Facial reconstruction

Search LJMU Research Online

Browse Repository | Browse E-Theses

Non-invasive phrenic nerve stimulation to avoid ventilator-induced diaphragm dysfunction in critical care

Keogh, C, Saavedra, F, Dubo, S, Aqueveque, P, Ortega, P, Gomez, B, Germany, E, Pinto, D, Osorio, R, Pastene, F, Poulton, A, Jarvis, J, Andrews, B and FitzGerald, JJ (2022) Non-invasive phrenic nerve stimulation to avoid ventilator-induced diaphragm dysfunction in critical care. Artificial Organs. pp. 1-10. ISSN 0160-564X

Non invasive phrenic nerve stimulation to avoid ventilator‐induced diaphragm dysfunction.pdf - Published Version
Available under License Creative Commons Attribution.

Download (1MB) | Preview


Background: Diaphragm muscle atrophy during mechanical ventilation begins within 24 h and progresses rapidly with significant clinical consequences. Electrical stimulation of the phrenic nerves using invasive electrodes has shown promise in maintaining diaphragm condition by inducing intermittent diaphragm muscle contraction. However, the widespread application of these methods may be limited by their risks as well as the technical and environmental requirements of placement and care. Non-invasive stimulation would offer a valuable alternative method to maintain diaphragm health while overcoming these limitations. Methods: We applied non-invasive electrical stimulation to the phrenic nerve in the neck in healthy volunteers. Respiratory pressure and flow, diaphragm electromyography and mechanomyography, and ultrasound visualization were used to assess the diaphragmatic response to stimulation. The electrode positions and stimulation parameters were systematically varied in order to investigate the influence of these parameters on the ability to induce diaphragm contraction with non-invasive stimulation. Results: We demonstrate that non-invasive capture of the phrenic nerve is feasible using surface electrodes without the application of pressure, and characterize the stimulation parameters required to achieve therapeutic diaphragm contractions in healthy volunteers. We show that an optimal electrode position for phrenic nerve capture can be identified and that this position does not vary as head orientation is changed. The stimulation parameters required to produce a diaphragm response at this site are characterized and we show that burst stimulation above the activation threshold reliably produces diaphragm contractions sufficient to drive an inspired volume of over 600 ml, indicating the ability to produce significant diaphragmatic work using non-invasive stimulation. Conclusion: This opens the possibility of non-invasive systems, requiring minimal specialist skills to set up, for maintaining diaphragm function in the intensive care setting.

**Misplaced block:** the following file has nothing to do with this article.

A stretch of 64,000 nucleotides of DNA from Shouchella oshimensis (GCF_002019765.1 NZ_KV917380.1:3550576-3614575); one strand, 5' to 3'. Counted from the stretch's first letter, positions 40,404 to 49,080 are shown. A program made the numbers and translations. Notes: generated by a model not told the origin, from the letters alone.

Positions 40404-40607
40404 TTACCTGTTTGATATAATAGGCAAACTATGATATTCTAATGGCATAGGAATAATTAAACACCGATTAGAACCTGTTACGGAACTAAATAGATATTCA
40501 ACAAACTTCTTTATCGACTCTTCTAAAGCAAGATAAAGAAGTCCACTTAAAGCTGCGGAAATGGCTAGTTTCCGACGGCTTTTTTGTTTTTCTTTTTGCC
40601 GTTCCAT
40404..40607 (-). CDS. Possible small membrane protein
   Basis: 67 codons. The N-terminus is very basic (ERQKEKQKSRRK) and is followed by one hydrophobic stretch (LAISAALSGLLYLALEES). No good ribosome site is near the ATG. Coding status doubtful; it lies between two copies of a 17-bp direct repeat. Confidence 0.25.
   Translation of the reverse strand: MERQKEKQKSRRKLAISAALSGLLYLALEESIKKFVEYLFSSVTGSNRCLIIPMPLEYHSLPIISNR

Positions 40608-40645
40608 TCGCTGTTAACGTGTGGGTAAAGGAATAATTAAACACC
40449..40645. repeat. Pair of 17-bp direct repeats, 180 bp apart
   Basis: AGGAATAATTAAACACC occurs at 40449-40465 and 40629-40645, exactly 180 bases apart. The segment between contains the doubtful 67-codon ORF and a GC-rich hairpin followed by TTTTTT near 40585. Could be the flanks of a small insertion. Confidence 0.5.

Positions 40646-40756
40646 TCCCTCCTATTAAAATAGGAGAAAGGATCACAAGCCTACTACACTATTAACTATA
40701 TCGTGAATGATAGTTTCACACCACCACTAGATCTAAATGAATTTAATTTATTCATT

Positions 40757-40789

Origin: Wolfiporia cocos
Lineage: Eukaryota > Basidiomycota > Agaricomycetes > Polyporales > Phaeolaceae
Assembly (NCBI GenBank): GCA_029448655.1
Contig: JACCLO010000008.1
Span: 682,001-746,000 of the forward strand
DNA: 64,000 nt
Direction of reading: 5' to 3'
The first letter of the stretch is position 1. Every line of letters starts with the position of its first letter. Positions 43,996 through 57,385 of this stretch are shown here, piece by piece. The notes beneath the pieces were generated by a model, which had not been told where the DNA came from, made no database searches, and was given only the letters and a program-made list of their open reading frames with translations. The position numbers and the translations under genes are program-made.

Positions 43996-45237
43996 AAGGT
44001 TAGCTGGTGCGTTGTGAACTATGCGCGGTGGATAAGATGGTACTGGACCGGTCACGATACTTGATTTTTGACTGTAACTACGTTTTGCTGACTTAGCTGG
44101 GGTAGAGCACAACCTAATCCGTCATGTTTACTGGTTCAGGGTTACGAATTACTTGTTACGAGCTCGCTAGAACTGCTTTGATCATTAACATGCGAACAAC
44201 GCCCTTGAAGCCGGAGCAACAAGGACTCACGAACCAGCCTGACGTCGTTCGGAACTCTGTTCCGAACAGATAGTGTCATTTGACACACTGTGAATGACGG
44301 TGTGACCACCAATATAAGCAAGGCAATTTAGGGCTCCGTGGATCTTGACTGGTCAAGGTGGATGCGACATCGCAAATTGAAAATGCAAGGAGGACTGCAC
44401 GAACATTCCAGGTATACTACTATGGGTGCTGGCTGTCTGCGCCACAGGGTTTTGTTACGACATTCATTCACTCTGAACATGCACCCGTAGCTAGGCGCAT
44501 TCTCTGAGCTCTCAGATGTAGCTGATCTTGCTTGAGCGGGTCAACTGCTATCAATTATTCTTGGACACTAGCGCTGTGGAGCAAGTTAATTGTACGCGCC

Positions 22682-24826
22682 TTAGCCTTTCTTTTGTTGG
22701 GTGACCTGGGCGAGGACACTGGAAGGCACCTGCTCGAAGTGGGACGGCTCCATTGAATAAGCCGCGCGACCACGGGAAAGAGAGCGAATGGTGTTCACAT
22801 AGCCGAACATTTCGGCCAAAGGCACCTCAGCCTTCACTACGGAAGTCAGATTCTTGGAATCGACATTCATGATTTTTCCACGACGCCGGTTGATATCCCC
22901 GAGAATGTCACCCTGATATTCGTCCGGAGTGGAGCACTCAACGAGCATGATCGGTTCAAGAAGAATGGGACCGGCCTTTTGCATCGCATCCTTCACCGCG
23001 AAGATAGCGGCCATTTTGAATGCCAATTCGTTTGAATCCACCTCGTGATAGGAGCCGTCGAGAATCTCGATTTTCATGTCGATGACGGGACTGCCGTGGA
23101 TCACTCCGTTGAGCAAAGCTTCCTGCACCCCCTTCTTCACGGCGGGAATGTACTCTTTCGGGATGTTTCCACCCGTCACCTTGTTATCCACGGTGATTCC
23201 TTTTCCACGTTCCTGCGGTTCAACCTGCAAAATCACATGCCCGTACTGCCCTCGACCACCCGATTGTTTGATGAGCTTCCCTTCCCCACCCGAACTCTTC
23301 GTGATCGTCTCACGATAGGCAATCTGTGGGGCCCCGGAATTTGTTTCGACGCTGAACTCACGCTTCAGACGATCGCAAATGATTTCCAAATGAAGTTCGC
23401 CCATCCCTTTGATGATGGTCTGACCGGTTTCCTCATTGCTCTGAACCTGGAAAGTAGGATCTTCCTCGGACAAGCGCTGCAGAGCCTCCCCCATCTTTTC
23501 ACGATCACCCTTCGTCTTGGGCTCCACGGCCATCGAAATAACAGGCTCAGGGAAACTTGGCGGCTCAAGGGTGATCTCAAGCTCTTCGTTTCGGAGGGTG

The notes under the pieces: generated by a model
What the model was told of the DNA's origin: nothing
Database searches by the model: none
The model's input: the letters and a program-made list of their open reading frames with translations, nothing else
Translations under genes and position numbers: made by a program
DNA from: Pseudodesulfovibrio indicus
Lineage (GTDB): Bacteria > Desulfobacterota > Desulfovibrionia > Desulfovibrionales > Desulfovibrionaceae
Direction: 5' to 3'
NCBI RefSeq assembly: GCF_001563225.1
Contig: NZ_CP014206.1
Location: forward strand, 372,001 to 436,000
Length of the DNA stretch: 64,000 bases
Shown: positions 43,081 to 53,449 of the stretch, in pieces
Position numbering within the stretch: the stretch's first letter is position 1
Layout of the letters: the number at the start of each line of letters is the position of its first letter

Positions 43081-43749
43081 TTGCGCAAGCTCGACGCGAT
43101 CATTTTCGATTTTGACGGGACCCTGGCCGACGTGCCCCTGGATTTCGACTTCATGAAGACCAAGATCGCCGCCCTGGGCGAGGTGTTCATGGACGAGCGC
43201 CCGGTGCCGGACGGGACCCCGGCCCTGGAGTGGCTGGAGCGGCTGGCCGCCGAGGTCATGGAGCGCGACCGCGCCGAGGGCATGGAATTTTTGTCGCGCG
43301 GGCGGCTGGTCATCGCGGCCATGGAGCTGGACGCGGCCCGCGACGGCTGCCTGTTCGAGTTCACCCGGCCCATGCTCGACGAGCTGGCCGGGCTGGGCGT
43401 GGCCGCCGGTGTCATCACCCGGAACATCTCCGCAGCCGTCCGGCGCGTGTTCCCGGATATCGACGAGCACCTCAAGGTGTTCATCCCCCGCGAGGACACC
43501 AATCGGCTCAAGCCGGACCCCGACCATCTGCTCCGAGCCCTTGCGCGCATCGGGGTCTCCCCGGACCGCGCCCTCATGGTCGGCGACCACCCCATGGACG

Item Type: Article
Uncontrolled Keywords: critical care; electrical stimulation; phrenic nerve; ventilator-induced diaphragm dysfunction; Biomedical Engineering; 0903 Biomedical Engineering; 1103 Clinical Sciences
Subjects: R Medicine > R Medicine (General)
R Medicine > RC Internal medicine > RC1200 Sports Medicine
R Medicine > RD Surgery
T Technology > TK Electrical engineering. Electronics. Nuclear engineering
Divisions: Sport & Exercise Sciences
Publisher: Wiley
SWORD Depositor: A Symplectic
Date Deposited: 24 May 2022 14:22
Last Modified: 24 May 2022 14:30
DOI or ID number: 10.1111/aor.14244
URI: https://researchonline.ljmu.ac.uk/id/eprint/16925
View Item View Item